Regular readers know that more than one elderly female resides with me. The lovely Lorelei Lee, our (mostly) Siamese cat, turned 20 a few days ago.
I’m suspicious of attempts to compare animal and human life spans so I won’t tell you how old Lorelei is in feline years. But 20 is a significant age for her species.
She spent her birthday much as she spends many other days, although she was given extra special treats during the day—a morsel of pound cake here, a teaspoon of ice cream there.
Here was her basic schedule (which will be familiar to cat people).
Lounge in bed until forced out by cruel human who wants to wash the sheets.
Eat a few kibbles.
Use litter box, being careful to kick extra litter as far out of the box as possible.
Loiter in kitchen with large eyes until a shmear of cream cheese is deposited in a saucer on the floor.
Nap by self.
Hover at table during lunch begging for soup. Lap up soup.
Nap with Taffy.
Wake up and glare at vacuum cleaner.
Nap with Truffle (dogs make soft and warm napping companions).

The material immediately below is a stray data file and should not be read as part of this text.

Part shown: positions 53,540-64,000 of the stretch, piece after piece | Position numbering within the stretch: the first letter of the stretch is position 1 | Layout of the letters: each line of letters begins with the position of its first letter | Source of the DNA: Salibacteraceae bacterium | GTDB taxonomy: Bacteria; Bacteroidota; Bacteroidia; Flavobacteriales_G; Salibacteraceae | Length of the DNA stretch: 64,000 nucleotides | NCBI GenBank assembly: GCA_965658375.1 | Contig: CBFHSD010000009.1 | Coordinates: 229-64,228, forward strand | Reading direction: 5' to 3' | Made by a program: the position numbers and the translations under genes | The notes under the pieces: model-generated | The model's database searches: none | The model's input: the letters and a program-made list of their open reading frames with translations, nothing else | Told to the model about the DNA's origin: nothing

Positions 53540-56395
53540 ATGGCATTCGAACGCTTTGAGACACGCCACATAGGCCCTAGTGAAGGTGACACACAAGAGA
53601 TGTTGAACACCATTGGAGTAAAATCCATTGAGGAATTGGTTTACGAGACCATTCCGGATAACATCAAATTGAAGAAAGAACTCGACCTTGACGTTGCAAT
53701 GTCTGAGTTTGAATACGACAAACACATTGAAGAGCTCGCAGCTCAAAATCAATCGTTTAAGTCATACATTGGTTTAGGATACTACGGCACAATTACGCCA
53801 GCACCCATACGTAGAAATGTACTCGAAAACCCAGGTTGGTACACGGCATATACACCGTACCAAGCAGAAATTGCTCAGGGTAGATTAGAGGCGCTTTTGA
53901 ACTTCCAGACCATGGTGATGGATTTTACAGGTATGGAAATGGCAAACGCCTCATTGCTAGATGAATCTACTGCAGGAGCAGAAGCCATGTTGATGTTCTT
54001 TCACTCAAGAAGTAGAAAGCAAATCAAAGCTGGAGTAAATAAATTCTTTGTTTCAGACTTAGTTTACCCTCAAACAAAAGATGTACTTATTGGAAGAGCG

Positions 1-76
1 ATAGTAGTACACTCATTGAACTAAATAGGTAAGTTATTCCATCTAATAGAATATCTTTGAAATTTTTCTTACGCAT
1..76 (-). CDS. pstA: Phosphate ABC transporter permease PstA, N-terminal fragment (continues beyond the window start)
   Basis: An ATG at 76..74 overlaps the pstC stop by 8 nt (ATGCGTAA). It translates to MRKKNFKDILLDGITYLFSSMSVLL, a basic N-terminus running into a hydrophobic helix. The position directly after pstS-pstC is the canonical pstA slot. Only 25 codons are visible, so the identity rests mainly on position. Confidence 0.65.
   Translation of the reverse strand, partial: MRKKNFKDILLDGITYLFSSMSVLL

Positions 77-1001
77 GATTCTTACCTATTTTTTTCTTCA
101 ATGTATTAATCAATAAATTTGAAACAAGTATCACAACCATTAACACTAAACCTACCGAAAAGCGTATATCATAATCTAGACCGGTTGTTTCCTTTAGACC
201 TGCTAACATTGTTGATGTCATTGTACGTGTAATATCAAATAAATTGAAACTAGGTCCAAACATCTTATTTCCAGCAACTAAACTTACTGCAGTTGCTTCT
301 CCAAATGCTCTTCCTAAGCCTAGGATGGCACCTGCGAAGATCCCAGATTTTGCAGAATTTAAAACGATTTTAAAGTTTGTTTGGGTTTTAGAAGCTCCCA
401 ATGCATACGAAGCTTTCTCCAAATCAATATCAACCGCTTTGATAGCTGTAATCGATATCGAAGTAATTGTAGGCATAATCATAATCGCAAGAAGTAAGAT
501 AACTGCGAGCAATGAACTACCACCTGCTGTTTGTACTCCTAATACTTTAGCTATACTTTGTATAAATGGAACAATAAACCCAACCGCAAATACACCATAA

Start yelling for dinner 1-1/2 hours before dinner time.
FINALLY eat dinner (baby food at this point in her life).
Use litter box, again kicking litter onto floor since previous litter has been cleaned up.
Nap by self.
Watch humans while they eat their dinner in the hope that a small amount of food will be deposited on the floor.
Negotiate with the dog when said food is deposited on the floor.
Stand by water dish emoting until fresh water with crushed ice replaces the old water.
Nap with Truffle.
Eat a few more kibbles.
Get into bed. Groom Truffle and Tinky. Sleep.
As I said, this is a pretty typical day in Lorelei’s life, although of course we don’t change the sheets and vacuum every day.
Just as I learn from my mother, I learn from Lorelei Lee. She has many traits a person could do well to emulate.
Here are a few of them.
First, the girl has admirable focus. I tend to get distracted. Once Lorelei Lee has decided it’s time to do something she exerts all her energy to make it happen. I’m trying to cultivate that attitude.
She’s also good at just letting go and relaxing, hence all the naps. I don’t need to take several naps a day, but I would probably benefit from one or two, especially when Taffy hasn’t been sleeping particularly well at night.
Lorelei is content with life’s little pleasures—food, companionship, comfortable surroundings. Yet she knows when to stick up for herself when she thinks something (like the vacuum cleaner) is out of place. She strikes a good balance, one I’m still seeking.
And of course she is beautiful and impeccably groomed.
I’m sure I’ll get there SOMEDAY. In the meanwhile, our elderly cat is a source of joy, amusement, and inspiration.